Wisconsin Club for Growth

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This article is part of the Center for Media & Democracy's spotlight on front groups and corporate spin.

Wisconsin Club for Growth (WCFG) is a state arm of the national Club for Growth, and one of the top political spenders in Wisconsin. WCFG spent $9.1 million during the Wisconsin recall elections, and has reportedly received a subpoena in a John Doe probe into possible campaign finance violations during those races. [1][2]

WCFG's Board of Directors includes Eric O'Keefe, a right-wing political operative with deep ties to the Koch brothers, and who helped form groups including the Franklin Center for Government and Public Integrity and American Majority. WCFG is led by RJ Johnson, a close Walker ally and advisor.

"John Doe" Investigation

Wisconsin Club for Growth board member Eric O'Keefe told the Wall Street Journal editorial board that he received a subpoena in October 2013 in Wisconsin's John Doe investigation into campaign finance violations during Wisconsin's recall elections. O'Keefe told the Journal that some of the targets "had their homes raided at dawn, with law-enforcement officers turning over belongings to seize computers and files."[3] Stephen Moore, a founder of the national Club for Growth organization, is on the Wall Street Journal editorial board.[4]

The Milwaukee Journal Sentinel first broke the news that a second John Doe is underway, and that it is led by Francis Schmitz, a former federal prosecutor who George W. Bush had considered appointing to U.S. attorney.

“The subpoenas don’t spell out a specific allegation, but the demands suggest the government may be pursuing a theory of illegal campaign coordination by independent groups during the recall election,” the unsigned Wall Street Journal editorial states.

The Center for Media and Democracy (which publishes Sourcewatch.org) reported: [4]

"Wisconsin Club for Growth's top "advisor," R.J. Johnson, is a close Walker ally and the former Executive Director of the Republican Party of Wisconsin. In Walker's soon-to-be-released book, Unintimidated, the governor refers to Johnson as a friend of more than 20 years and his key campaign operative. While the Wall Street Journal editorial notes that the John Doe inquiry may be looking into illegal coordination between independent groups and political campaigns, it fails to mention that Johnson is an advisor to both Walker's campaign and Wisconsin Club for Growth."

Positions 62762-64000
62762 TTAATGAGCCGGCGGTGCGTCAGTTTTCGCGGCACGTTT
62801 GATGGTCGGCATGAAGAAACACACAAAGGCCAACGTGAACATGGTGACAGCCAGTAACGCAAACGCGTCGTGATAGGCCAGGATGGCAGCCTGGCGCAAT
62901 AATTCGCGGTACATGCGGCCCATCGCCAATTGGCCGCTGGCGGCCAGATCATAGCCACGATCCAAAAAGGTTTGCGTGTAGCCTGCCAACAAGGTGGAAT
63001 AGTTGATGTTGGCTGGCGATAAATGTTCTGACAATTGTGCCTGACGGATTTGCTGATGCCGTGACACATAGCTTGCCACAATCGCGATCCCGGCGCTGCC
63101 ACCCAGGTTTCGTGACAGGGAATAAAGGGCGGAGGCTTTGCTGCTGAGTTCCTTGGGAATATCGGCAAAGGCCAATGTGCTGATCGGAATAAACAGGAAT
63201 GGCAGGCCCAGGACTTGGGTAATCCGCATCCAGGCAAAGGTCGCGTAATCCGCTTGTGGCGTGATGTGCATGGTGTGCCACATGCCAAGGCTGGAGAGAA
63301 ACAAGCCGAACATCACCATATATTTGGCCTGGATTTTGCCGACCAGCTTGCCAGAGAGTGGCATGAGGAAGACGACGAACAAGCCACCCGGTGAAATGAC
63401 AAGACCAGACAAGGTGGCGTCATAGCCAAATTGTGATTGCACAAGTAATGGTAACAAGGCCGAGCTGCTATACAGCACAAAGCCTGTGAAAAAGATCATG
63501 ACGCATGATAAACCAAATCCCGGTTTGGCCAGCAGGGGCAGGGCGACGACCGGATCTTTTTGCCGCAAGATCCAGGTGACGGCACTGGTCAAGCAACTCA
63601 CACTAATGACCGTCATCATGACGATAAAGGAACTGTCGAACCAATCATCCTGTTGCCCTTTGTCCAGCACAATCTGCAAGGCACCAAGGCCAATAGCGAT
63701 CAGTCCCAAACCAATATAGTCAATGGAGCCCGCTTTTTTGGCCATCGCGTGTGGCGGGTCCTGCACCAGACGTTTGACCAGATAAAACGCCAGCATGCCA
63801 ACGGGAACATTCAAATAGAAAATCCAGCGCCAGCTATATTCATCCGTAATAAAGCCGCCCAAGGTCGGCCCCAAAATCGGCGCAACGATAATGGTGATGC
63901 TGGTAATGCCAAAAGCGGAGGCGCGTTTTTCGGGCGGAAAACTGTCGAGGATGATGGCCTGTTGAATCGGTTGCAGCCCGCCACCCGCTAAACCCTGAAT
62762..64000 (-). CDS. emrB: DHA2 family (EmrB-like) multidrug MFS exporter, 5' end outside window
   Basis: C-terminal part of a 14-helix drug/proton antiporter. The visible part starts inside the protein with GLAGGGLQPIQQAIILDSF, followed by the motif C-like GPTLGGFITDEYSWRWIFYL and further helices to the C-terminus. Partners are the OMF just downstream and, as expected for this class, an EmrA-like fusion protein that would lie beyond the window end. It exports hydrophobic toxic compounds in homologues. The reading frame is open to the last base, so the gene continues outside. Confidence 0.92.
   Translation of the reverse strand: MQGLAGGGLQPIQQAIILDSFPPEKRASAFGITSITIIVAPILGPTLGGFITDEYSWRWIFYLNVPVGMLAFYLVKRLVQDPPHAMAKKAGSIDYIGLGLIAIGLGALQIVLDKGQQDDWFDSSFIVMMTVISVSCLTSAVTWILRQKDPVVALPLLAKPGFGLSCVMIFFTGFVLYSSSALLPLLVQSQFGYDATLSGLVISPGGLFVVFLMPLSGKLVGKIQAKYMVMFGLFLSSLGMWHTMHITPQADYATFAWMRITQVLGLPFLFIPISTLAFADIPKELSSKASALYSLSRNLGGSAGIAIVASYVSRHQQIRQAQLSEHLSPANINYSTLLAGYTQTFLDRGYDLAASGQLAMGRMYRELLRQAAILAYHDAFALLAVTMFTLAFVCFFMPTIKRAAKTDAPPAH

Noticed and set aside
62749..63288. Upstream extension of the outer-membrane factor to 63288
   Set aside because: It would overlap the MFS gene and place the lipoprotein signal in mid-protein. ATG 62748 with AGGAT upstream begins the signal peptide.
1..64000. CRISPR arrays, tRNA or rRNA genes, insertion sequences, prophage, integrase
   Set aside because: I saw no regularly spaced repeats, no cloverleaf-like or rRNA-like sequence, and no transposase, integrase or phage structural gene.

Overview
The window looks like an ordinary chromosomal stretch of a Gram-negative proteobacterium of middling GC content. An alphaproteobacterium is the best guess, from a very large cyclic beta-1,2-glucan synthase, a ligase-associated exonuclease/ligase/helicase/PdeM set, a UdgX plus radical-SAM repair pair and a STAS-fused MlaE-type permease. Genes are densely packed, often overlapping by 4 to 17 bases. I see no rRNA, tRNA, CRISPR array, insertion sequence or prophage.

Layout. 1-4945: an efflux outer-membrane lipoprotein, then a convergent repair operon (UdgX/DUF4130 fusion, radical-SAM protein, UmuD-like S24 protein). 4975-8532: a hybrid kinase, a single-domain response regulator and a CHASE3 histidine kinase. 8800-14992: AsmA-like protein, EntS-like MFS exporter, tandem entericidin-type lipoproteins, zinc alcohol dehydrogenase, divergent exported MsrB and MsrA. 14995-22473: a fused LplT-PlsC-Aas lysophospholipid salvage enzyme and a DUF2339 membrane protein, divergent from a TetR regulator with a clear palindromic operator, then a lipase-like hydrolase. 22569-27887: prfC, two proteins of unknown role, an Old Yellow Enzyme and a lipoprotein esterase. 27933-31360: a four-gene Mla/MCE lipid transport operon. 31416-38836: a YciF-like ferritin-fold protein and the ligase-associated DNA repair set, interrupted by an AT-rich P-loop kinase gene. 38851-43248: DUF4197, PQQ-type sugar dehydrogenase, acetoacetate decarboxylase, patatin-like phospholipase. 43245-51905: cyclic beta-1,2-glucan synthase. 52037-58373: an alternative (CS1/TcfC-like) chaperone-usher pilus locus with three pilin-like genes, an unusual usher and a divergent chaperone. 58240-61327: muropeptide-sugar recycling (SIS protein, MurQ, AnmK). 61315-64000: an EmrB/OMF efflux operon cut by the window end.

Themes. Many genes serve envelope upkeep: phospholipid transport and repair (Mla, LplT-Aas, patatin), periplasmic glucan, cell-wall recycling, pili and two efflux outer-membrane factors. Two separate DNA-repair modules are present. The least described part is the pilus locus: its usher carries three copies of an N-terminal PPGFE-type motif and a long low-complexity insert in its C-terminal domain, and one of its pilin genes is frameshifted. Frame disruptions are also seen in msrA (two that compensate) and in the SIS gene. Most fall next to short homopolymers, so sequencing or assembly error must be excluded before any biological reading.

"For two years, Governor Scott Walker was caught up in an earlier John Doe probe into political corruption during his 2010 campaign for governor. Although the Wall Street Journal describes the previous John Doe as having "turned up nothing on Mr. Walker and embarrassingly little else," the probe netted six criminal convictions -- including three Walker aides, one political appointee, and one major campaign contributor -- for a variety of crimes including embezzlement, campaign finance violations and political corruption. That probe closed in March, but the new inquiry is following up on leads uncovered by that earlier investigation."

CMD also uncovered how WCFG was at the center of a "dark money web," where the "group took in funds from some of the top Republican donors and Koch-connected dark money conduits in the country, and in turn shuffled millions to other organizations that spent money on ads in 2011 and 2012, all while keeping Wisconsin voters in the dark about the true source of the funds."[4]

Funders

Cap-Times-Dark money.jpg

WCFG does not disclose its donors publicly. However, tax filings reveal that donors to WCFG include top Republican donors and dark money conduits associated with the Koch Brothers. In 2011 WCFG raised $12.5 million. Some of the donors that year included the following:

Center to Protect Patients Rights